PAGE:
Friday, January 20, 2017

Weekend Rebel Science Excursion - 58

I became tired of the "standard deviation" (std. dev.) graph technique, so I tried to create a new technique to replace it.

I rebelled, and mind you, this took place while I was proving that the Earth is not flat (Once Upon A Time In The West - 2).

Fig. 2

If you will be so kind as to check out Fig. 1 and Fig. 2 (cursorily or perfunctorily, your choice) you can see that summer and winter no longer happen at the same time on the poles (once called edges) of the Earth.

The peak of the quantity of sea ice in the Arctic takes place at the time the lowest quantity of sea ice takes place in Antarctica.

Fig. 3
When the Earth was still flat, summer and winter levels of ice would be at their maximum and minimum at the same time.

Oh, for the simple life again, or for the return of the great Flatulence.

Fig. 4
Anyway, let's get back to the cool and informative new graph technique I want to share with you.

The "std. dev." technique is used and shown in Fig. 7 below, I added two comments "not very telling" to that graph with pointers to the edges of the typical standard deviation.

Fig. 5
The new technique is a most-and-least boundary on the high side and the low side of the main stream of data being graphed (in this case the million km2 area of sea ice).

The new Dredd Blog technique is to construct the high side line out of the high year value (highest million km2 for that day of the year, 1-366, out of all years in the database table).


The same for the other side of the data flow, except it is the lowest million km2 for that day of the year.

As you can see, since the values merge when the current year is the lowest or highest year of sea ice extent, trends and essential values are at once obvious when the lines approach, go away from, or merge with one another (all graphs - Fig. 1 - Fig. 6).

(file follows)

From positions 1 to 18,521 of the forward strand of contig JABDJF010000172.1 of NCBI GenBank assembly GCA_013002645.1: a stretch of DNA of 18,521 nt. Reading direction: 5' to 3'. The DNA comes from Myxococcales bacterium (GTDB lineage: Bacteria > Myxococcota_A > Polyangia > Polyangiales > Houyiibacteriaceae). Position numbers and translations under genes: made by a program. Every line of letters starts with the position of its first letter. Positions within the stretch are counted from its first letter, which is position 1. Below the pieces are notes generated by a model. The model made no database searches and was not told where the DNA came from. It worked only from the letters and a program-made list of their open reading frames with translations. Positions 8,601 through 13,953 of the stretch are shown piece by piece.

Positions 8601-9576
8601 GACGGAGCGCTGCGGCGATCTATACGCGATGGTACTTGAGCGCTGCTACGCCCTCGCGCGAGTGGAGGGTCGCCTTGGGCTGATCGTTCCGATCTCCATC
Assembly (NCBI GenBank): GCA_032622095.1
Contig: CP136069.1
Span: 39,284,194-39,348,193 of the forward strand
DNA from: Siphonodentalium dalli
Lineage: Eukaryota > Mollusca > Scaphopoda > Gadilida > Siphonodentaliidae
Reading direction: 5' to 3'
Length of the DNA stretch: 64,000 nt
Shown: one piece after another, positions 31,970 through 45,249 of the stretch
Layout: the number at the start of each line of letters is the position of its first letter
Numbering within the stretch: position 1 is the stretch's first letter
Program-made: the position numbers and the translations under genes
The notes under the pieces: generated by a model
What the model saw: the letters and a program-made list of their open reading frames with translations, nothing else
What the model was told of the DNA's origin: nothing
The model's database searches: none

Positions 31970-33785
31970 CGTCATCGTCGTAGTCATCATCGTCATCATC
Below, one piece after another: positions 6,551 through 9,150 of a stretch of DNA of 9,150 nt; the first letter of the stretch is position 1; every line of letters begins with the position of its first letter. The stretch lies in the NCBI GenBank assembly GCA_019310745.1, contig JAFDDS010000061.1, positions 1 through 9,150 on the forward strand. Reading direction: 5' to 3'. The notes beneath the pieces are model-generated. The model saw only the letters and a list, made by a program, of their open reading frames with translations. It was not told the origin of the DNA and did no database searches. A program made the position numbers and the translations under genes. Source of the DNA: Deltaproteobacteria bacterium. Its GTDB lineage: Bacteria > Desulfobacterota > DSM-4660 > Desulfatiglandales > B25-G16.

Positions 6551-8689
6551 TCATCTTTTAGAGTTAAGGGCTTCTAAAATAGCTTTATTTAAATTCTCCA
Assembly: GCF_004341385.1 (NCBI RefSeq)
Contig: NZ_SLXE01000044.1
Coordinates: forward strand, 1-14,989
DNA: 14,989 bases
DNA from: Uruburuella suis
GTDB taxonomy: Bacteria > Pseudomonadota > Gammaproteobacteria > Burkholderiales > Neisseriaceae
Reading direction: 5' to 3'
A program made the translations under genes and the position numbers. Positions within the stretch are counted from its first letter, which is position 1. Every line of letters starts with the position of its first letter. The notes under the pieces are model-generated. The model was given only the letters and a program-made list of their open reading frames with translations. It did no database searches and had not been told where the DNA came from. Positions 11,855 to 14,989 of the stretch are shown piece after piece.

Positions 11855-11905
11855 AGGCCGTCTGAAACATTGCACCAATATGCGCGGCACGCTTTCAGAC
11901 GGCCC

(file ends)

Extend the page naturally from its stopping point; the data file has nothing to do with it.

Fig. 7
Doing that is not as easy as it looks, or as hard as it looks either.

The thing about it is that as you go through the central values in the database (the ice extent for a particular year, month, and day) you can preserve the lowest and highest values for that day of the year quite easily.

I use variables named "lowExtent" and "highExtent" to record the low and high for that day of the year, which requires nothing more than a comparison as to which value is higher or lower as the case may be.

Both numerically and visually, just those numbers alone, in the CSV file, and on the graph, tell a story to the alert observer (see the red numbers in the 2017 data below).

Then, when you are writing the graph data to your storage medium, you can easily add the highest and lowest values, as well as the year, along with all the other data:
The red-numbered years are the high extent beginning and ending years for that day of the year (1-15).

They tell a story about sea ice extent highest levels being set decades ago, but they also tell a story about the global warming caused low sea ice extent records being set before our very eyes.

That is the "art" and science of rebelling and telling a big story with the usage of the fewest numbers in a dataset.

The previous post in this series is here.

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